Virtual reality (VR), once known solely as a gaming and entertainment technology, is making waves in the healthcare sector. VR has uses across the full spectrum of healthcare, including treatment and training. Early experiments with VR have seen it improve the patient experience during surgery, outcomes for special needs individuals and medical school education.
VR for pain relief
For example, women in labour have been offered VR as a way to manage the pain of childbirth without medication. The University Hospital of Wales in Cardiff is trialling VR devices as an alternative, and, if successful, the technology will be rolled-out across the rest of Wales. As some mothers have testified, using VR helps them enter a state of relaxation and distract them from any pain. Given the lack of medication, this reduces the risk to both mother and baby of any side effects.
VR as a treatment tool
VR can also provide ongoing care assistance, particularly for those with special needs. The VR platform Floreo, for instance, was developed by two special needs parents who noticed that their son, who has autism, was obsessed with VR. Floreo has games and activities that help autistic people practice responding in different social situations and building relationships, calm themselves and improve their situational awareness.
Some of these activities immerse them in real-world scenarios like interacting with the police or crossing a busy road, and others work on their imitation and non-verbal skills. Offering a ‘safe place’ for people who cannot otherwise practice their skills in the real-world without fear of reprisal, anxiety-inducing situations or danger.
VR in medical school
There are also uses for healthcare professionals, namely in improving medical education worldwide. Medical students at Case Western University already have access to VR devices that help them understand human anatomy without cutting into a cadaver.
Not only can VR increase the accessibility of educational materials (like rare operations) but it can also increase the quality of education. Whereas before, a handful of medical students would watch an operation over the shoulder of the surgeon performing it, now they can see everything in detail and practice carrying it out themselves. With VR, medical students can also watch operations happening somewhere else in the world.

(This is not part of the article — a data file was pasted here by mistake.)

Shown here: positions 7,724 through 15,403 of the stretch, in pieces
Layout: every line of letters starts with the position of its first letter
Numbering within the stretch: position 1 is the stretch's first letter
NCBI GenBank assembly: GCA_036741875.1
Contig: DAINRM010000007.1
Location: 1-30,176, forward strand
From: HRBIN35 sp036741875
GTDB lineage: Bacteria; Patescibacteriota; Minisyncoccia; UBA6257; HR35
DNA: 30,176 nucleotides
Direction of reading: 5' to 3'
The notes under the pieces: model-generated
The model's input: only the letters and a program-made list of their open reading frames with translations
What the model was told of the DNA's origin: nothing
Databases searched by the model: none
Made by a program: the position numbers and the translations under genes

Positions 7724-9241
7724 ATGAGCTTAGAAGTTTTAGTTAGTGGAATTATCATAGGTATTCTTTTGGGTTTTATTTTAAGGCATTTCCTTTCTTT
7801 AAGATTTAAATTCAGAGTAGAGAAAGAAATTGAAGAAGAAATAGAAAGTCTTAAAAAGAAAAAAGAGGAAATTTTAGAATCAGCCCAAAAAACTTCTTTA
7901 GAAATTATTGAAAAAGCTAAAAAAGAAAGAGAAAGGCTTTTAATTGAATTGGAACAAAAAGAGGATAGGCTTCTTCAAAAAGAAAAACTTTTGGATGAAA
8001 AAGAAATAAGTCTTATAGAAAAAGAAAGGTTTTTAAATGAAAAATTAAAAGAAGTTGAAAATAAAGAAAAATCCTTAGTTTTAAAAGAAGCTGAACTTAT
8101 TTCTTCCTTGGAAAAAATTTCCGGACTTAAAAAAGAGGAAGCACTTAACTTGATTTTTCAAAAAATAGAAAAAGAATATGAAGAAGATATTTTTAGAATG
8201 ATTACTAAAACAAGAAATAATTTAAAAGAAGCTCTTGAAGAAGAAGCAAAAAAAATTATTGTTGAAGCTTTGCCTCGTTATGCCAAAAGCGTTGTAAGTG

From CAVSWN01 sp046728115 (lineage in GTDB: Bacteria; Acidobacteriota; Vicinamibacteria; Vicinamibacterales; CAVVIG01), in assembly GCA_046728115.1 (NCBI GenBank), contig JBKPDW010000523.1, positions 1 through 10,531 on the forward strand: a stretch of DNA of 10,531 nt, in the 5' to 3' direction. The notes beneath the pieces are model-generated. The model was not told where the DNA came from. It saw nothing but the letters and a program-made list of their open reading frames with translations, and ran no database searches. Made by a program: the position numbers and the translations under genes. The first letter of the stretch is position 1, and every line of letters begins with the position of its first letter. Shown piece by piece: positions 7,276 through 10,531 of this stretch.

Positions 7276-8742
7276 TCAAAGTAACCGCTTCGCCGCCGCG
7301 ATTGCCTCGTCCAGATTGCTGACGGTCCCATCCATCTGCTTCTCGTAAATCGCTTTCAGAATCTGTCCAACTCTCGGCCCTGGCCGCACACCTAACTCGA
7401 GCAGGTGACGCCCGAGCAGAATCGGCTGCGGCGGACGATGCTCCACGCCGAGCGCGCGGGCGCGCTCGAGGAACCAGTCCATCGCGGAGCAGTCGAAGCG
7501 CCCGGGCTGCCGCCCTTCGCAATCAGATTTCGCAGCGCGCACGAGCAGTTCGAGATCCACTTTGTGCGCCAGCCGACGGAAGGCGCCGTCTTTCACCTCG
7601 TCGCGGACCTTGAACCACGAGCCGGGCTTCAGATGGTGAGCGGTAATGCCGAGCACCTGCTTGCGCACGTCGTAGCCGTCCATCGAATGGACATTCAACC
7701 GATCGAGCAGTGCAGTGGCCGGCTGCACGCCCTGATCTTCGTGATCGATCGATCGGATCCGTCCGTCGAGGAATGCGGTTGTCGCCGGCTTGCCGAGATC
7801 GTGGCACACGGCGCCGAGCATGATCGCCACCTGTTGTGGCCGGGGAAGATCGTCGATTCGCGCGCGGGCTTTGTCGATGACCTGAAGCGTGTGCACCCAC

A patient-eye view
VR can also help healthcare professionals understand the point-of-view and experiences of a patient. They can experience life with dementia, for instance, or Parkinson’s. Living such conditions through VR can help medical students develop empathy and understand the challenges of living with chronic conditions.
Pushing the boundaries of medicine
Medical VR has many fascinating possibilities that are pushing the boundaries of medical education and patient care. Several early adopters are already benefiting from the technology and more will follow, as the technology gains mainstream attention and becomes more advanced.
Combined with other technology like wearables and artificial intelligence (AI) it is transforming our very notion of healthcare. Making people feel better, whether that’s in labour or everyday life. A distance away from video games and entertainment – VR is having a positive impact on healthcare professionals and patients’ lives.
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